ICI solution may not prove strong enough

News Analysis: Despite its disposals programme, the chemicals giant is still stuggling against a mountain of debts
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ICI MOVED a step closer to completing a mammoth corporate transformation yesterday when it announced the pounds 1.7bn sale of three large businesses to Huntsman, the privately-owned US chemicals company.

The one-time stock market bellwether, still struggling to reduce its multi-billion pound debts, sealed the crucial sale of its polyurethane, tioxide and petrochemicals businesses nearly two years after it said it was planning the sale.

The deal with Huntsman was greeted with relief in the City, where shareholders have grown increasingly impatient with the slow pace of ICI's disposals. Yesterday the shares closed up 3 per cent at 653p.

The deal is the last major transaction in ICI's disposal programme, bringing the value of businesses sold off to pounds 5.2bn. The group will keep a 30 per cent stake in the businesses for at least three years.

In the last two years, ICI has begun to look in danger of being buried under a mountain of debt as it struggled to force through one of the most ambitious corporate transformations ever undertaken by a FTSE company.

Charles Miller Smith, ICI's chief executive, has wanted for two years to turn ICI into a modern business focused on specialty chemicals and paints. Since May 1997, when he spent pounds 4.8bn buying speciality chemicals from former colleagues at Unilever, he has struggled to reduce the resulting debt.

Few analysts quarrel with the strategy. The plan is to complete the corporate transformation by getting rid of industrial chemicals - businesses that proved highly vulnerable to cyclical downturns following the Asian financial crisis.

But the timing has worked against ICI. Industrial chemicals are still suffering from the worldwide economic slow-down, and buyers are thin on the ground. Few public companies have the stomach for seeing a large chemicals business through such a deep trough in demand.

Where buyers have been found they have hardly been ideal. In October last year ICI called off the sale of its Crosfield chemicals business to WR Grace, a US company, after talks collapsed over price and terms.

In January, ICI suffered a double blow when US regulators blocked the pounds 700m sale of its worldwide Tioxide businesses - which manufactures paint- whitening chemicals - to DuPont, the US chemicals giant. At the same time ICI had to shed 500 jobs from other divisions in Runcorn and Warrington.

Coming at a time when ICI was spending half its earnings on servicing its debts, the failed sales devastated ICI's share price. Even after yesterday's uptick, the shares remains more than 40 per cent below their peak a year ago.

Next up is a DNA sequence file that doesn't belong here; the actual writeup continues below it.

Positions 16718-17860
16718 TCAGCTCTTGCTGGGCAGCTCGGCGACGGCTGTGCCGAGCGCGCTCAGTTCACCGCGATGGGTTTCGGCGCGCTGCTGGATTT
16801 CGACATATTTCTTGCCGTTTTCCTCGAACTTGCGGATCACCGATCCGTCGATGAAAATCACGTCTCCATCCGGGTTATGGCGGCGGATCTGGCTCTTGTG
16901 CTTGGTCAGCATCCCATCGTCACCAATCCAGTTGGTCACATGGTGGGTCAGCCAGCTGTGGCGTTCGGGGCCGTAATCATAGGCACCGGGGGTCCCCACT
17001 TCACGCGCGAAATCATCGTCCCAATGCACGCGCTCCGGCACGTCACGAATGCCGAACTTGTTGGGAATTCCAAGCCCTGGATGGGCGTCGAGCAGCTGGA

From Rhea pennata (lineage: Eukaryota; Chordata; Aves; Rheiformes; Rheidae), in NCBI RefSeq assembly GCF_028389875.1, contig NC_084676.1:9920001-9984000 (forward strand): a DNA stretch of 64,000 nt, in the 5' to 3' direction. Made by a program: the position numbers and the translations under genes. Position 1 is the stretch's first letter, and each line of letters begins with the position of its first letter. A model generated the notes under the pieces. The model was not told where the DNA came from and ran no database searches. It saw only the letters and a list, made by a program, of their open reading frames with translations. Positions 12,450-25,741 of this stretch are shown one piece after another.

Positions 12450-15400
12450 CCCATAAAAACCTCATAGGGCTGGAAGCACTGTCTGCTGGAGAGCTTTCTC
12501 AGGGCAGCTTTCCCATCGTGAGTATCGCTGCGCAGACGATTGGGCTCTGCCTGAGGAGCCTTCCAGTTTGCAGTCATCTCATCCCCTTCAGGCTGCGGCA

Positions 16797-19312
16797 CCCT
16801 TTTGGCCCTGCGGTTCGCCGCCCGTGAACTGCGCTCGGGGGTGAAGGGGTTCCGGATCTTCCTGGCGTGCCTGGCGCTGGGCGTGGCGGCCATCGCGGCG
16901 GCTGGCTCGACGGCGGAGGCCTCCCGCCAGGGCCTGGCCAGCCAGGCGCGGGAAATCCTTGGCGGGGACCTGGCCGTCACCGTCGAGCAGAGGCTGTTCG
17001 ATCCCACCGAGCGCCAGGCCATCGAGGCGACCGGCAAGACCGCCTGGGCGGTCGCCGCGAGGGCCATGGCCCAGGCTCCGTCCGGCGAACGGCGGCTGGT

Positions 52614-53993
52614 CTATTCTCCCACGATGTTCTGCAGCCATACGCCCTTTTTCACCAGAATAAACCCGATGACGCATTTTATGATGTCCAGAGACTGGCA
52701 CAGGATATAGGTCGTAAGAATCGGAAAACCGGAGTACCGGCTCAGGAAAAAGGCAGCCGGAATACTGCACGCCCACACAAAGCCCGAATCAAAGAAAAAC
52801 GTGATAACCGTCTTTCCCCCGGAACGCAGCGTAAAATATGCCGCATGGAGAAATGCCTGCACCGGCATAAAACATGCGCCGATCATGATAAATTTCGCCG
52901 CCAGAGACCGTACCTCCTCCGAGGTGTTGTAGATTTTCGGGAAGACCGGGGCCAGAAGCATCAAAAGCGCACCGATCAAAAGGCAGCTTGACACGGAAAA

Huntsman, a family business owned and run by its effusive chairman John Huntsman, has no need to soothe anxious shareholders as they await the upturn. But while in that respect it seems an ideal buyer, it also has a reputation for buying on the cheap, at the bottom of the cycle.

Observers believe shareholder concern about the debts may have forced Mr Miller Smith's hand at the negotiating table.

"These deals have not realised the value they could have done," said Michael Eastwood, an analyst at Dresdner Kleinwort Benson. "However I doubt they could have got a better price at this stage of the chemicals cycle. The strategy is 100 per cent right. But they've been stuffed by the market, stuffed by Asia and stuffed by the strength of sterling."

To some the prices fetched are evidence that yesterday's deal, trumpeted as good value for ICI, was really a fire-sale. The polyurethane business was sold at a multiple of 11.7 times last year's trading profit - an average valuation for the sector. But Huntsman bought Tioxide for pounds 150m less than DuPont offered, at a multiple of just eight-times last year's earnings.

"The chemicals industry is notorious for companies trying to get the better of each other, and without a doubt the prices are not high," said David Phillips, an analyst at Sutherlands, the stockbroker.

Elliott Zissman, of HSBC Securities, estimates that the petrochemicals side of the business has been sold at a multiple of just 0.23 times its sales. "The businesses have been sold at prices which you normally wouldn't offer a trade buyer, even at the bottom of the cycle," he says.

ICI has more sales in store: executives now want to sell the acrylics business. But the City is still waiting for the group to escape its mountainous debts.

After yesterday's sale, ICI's net debts will drop from pounds 4.2bn to pounds 2.9bn. But earnings will also fall: the group will still be earning only 2.3 times the cost of its debts. "The debts are quite a destroyer of value and this sale was absolutely crucial. The group is worth more now. But the share price still reflects the hope of a really big deal that will get the debts down. You can expect ICI's valuation to be lower in future," said Mr Phillips.